I heard the first one a few days ago, but distantly. Today I heard two much closer. The first of the migrant songbirds that nests in our neighborhood is arriving, the Pine Warbler. More singing males will come in, and soon I’ll be hearing them every day from our yard. The peak of spring songbird migration in our area is usually the second week of May, give or take, but a few of the hardiest species are already arriving. Warblers eat insects, and there are definitely some of those out and about, so these early arrivals should do fine.
Pine Warblers tend to stay up in the treetops most of the time, so I rarely get a good look like the one in this photograph. Occasionally one will come down to our pond for a drink, but usually they’re a neck-strainer with binoculars. And unlike many bird names, this one is apt: they actually do seem to prefer pine trees.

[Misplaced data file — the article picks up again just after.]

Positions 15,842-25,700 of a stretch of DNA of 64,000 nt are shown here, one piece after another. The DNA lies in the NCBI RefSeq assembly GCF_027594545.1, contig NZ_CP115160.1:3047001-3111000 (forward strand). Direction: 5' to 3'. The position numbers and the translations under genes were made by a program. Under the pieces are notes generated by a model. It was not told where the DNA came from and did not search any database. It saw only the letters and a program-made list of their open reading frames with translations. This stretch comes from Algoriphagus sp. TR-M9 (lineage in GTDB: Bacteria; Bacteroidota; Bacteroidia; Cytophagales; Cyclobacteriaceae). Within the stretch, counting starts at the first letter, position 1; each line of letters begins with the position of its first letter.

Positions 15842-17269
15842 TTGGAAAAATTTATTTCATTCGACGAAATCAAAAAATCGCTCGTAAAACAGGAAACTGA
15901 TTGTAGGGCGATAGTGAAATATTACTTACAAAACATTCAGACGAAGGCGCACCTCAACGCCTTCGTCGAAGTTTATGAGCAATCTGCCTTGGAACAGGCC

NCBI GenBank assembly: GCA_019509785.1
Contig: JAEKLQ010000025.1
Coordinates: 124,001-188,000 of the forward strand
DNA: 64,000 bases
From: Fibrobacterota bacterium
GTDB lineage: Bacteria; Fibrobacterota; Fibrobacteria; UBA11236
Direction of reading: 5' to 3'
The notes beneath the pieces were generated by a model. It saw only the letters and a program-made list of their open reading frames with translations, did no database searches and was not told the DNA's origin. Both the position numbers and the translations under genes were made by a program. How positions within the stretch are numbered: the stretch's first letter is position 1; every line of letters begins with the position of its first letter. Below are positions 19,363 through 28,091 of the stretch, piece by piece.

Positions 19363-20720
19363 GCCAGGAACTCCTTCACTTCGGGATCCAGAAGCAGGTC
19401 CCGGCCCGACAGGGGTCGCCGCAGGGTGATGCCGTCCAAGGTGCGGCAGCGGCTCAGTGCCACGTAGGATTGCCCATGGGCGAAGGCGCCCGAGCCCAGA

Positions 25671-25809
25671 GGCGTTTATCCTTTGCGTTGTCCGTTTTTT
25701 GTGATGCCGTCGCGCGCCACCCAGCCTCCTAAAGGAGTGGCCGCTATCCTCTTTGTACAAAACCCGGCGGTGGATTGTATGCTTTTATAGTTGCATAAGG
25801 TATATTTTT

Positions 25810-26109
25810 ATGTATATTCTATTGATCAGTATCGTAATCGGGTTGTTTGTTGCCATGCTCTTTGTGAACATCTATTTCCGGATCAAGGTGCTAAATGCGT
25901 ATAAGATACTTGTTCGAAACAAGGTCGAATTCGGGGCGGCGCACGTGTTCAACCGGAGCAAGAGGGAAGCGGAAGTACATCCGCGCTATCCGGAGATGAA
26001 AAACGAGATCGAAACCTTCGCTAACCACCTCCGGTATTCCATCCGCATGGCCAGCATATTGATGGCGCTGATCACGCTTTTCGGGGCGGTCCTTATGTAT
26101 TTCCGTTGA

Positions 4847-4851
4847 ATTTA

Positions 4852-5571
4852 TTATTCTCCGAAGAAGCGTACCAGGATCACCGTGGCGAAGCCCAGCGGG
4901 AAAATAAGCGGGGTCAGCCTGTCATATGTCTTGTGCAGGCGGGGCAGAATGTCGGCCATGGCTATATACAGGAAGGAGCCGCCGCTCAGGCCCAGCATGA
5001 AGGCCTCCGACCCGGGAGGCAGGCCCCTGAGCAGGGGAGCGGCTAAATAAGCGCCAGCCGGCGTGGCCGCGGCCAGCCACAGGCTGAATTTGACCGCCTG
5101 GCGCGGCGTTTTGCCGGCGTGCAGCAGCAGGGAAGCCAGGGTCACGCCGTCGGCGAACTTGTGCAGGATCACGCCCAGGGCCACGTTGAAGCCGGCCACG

The song is a straight warble. You can hear a sample on THIS page, click the link there named “Pine Warbler Voice”. It’s exactly the kind of song that “warbler” was intended for, unlike some of the others. A long modulating note sort of like a very tiny opera singer. Among the confusion of song the spring brings, it’s good to start out with this simple, easy to identify one. Later, when dozens of songs are coming at you from every direction, you can still point to this one and say, confidently, “Pine Warbler.” At least you can if you’ve really listened and absorbed the sound, nothing else is quite the same. And nothing else sounds quite like early spring in our neck of the woods.